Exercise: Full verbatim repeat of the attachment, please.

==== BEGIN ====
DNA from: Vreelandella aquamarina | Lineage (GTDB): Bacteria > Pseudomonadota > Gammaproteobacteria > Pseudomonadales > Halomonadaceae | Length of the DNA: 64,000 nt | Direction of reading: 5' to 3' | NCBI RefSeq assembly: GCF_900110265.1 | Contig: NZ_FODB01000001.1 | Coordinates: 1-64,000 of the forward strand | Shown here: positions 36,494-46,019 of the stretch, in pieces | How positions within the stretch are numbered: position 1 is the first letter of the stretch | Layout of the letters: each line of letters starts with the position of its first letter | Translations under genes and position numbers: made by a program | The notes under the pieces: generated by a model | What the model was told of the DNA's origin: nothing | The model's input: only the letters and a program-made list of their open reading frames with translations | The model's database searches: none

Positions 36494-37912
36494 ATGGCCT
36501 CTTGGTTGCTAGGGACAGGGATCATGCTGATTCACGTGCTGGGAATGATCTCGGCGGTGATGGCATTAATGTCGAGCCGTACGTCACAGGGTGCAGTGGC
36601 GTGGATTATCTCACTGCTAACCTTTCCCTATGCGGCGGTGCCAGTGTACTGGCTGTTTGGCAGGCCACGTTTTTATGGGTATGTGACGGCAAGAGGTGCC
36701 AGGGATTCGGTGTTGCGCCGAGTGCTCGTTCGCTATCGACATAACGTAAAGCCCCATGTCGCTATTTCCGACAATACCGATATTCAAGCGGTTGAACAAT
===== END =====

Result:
DNA from: Vreelandella aquamarina | Lineage (GTDB): Bacteria > Pseudomonadota > Gammaproteobacteria > Pseudomonadales > Halomonadaceae | Length of the DNA: 64,000 nt | Direction of reading: 5' to 3' | NCBI RefSeq assembly: GCF_900110265.1 | Contig: NZ_FODB01000001.1 | Coordinates: 1-64,000 of the forward strand | Shown here: positions 36,494-46,019 of the stretch, in pieces | How positions within the stretch are numbered: position 1 is the first letter of the stretch | Layout of the letters: each line of letters starts with the position of its first letter | Translations under genes and position numbers: made by a program | The notes under the pieces: generated by a model | What the model was told of the DNA's origin: nothing | The model's input: only the letters and a program-made list of their open reading frames with translations | The model's database searches: none

Positions 36494-37912
36494 ATGGCCT
36501 CTTGGTTGCTAGGGACAGGGATCATGCTGATTCACGTGCTGGGAATGATCTCGGCGGTGATGGCATTAATGTCGAGCCGTACGTCACAGGGTGCAGTGGC
36601 GTGGATTATCTCACTGCTAACCTTTCCCTATGCGGCGGTGCCAGTGTACTGGCTGTTTGGCAGGCCACGTTTTTATGGGTATGTGACGGCAAGAGGTGCC
36701 AGGGATTCGGTGTTGCGCCGAGTGCTCGTTCGCTATCGACATAACGTAAAGCCCCATGTCGCTATTTCCGACAATACCGATATTCAAGCGGTTGAACAAT